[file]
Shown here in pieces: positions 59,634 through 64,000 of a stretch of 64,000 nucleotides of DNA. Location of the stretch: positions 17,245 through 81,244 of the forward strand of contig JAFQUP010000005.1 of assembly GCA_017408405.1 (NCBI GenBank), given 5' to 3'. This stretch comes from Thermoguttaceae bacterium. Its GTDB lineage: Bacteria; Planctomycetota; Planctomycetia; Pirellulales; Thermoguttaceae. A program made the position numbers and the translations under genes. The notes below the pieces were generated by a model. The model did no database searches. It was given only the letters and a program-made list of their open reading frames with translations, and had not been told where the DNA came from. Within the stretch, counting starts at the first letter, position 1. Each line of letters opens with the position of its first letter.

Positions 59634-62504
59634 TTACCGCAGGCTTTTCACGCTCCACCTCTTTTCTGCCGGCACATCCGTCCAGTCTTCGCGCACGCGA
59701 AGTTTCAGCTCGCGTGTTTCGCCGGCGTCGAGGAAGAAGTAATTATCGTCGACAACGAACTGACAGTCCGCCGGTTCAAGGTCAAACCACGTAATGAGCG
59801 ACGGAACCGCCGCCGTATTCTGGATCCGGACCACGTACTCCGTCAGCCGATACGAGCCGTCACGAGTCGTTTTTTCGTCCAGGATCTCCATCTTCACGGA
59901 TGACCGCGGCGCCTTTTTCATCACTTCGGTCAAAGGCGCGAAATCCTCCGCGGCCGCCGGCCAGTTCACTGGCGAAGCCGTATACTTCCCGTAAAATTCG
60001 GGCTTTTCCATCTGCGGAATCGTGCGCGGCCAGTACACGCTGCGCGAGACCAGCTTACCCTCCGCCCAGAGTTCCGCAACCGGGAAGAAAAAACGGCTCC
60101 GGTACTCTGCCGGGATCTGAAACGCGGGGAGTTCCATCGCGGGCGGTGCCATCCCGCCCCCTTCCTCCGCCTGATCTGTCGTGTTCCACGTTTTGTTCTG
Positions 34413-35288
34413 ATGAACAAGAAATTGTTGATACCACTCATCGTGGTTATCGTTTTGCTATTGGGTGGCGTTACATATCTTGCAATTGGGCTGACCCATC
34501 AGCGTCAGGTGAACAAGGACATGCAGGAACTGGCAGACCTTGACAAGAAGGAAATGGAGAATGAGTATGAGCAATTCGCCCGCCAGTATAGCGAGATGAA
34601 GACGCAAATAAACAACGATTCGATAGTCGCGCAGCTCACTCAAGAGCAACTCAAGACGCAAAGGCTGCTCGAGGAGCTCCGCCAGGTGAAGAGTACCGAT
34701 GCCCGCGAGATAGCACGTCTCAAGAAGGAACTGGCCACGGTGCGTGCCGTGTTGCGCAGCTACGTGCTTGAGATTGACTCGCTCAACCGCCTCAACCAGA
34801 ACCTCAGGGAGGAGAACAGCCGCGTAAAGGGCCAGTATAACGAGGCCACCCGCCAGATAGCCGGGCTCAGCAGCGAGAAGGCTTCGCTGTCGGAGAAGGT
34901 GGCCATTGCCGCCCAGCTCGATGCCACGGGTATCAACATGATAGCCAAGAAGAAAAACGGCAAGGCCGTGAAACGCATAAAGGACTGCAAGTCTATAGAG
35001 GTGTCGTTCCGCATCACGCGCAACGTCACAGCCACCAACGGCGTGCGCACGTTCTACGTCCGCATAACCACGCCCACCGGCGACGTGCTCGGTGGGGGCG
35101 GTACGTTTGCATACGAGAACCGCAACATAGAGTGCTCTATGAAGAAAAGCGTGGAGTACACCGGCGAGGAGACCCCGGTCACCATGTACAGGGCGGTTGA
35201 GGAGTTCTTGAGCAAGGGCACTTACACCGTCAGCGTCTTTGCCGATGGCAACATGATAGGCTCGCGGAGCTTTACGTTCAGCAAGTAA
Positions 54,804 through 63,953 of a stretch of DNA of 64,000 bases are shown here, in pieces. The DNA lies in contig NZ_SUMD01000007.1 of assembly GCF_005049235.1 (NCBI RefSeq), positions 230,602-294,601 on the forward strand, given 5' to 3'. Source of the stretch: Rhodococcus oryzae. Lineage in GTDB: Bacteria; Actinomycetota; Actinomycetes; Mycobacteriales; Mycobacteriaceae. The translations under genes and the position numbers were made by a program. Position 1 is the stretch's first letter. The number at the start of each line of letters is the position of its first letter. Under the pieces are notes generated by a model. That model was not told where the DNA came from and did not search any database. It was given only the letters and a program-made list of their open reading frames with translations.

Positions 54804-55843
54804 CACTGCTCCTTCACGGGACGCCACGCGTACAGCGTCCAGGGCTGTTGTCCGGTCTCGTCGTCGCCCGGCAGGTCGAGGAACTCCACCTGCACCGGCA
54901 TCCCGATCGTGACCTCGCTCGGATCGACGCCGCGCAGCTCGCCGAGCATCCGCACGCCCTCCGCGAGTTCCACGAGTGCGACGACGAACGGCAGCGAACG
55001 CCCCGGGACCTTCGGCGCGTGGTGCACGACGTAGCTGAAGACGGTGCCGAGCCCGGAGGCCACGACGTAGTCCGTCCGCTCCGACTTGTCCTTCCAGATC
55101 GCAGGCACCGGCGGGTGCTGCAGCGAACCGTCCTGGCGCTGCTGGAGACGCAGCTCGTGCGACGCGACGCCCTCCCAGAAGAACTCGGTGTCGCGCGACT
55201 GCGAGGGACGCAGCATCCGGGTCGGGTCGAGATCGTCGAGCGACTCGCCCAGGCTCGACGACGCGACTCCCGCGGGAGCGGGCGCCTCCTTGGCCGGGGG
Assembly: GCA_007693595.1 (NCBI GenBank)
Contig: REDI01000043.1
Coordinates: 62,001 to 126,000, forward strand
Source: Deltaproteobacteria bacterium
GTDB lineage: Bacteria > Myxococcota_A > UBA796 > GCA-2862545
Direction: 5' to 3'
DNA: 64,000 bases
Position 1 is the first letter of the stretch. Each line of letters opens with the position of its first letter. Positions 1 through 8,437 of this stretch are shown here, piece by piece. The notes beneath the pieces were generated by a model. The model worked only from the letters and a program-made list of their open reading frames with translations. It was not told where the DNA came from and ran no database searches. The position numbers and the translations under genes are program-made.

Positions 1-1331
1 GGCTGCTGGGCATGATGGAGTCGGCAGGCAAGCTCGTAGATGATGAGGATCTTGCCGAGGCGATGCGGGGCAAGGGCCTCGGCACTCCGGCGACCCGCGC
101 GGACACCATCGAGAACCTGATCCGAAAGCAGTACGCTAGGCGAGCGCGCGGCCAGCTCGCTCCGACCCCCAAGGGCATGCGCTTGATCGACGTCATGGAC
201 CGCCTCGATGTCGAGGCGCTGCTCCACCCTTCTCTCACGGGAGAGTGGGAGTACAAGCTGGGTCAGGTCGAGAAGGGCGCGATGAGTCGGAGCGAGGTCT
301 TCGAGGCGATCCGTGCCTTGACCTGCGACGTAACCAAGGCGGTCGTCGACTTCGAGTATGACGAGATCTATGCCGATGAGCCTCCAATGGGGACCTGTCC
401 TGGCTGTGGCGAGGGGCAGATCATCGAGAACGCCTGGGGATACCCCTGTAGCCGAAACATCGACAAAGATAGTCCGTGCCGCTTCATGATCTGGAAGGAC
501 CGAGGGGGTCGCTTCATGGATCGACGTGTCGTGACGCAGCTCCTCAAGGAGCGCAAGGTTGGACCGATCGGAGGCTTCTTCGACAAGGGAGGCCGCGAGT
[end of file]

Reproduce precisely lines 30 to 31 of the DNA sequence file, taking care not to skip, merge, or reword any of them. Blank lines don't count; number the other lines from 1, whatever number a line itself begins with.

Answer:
GTDB lineage: Bacteria > Myxococcota_A > UBA796 > GCA-2862545
Direction: 5' to 3'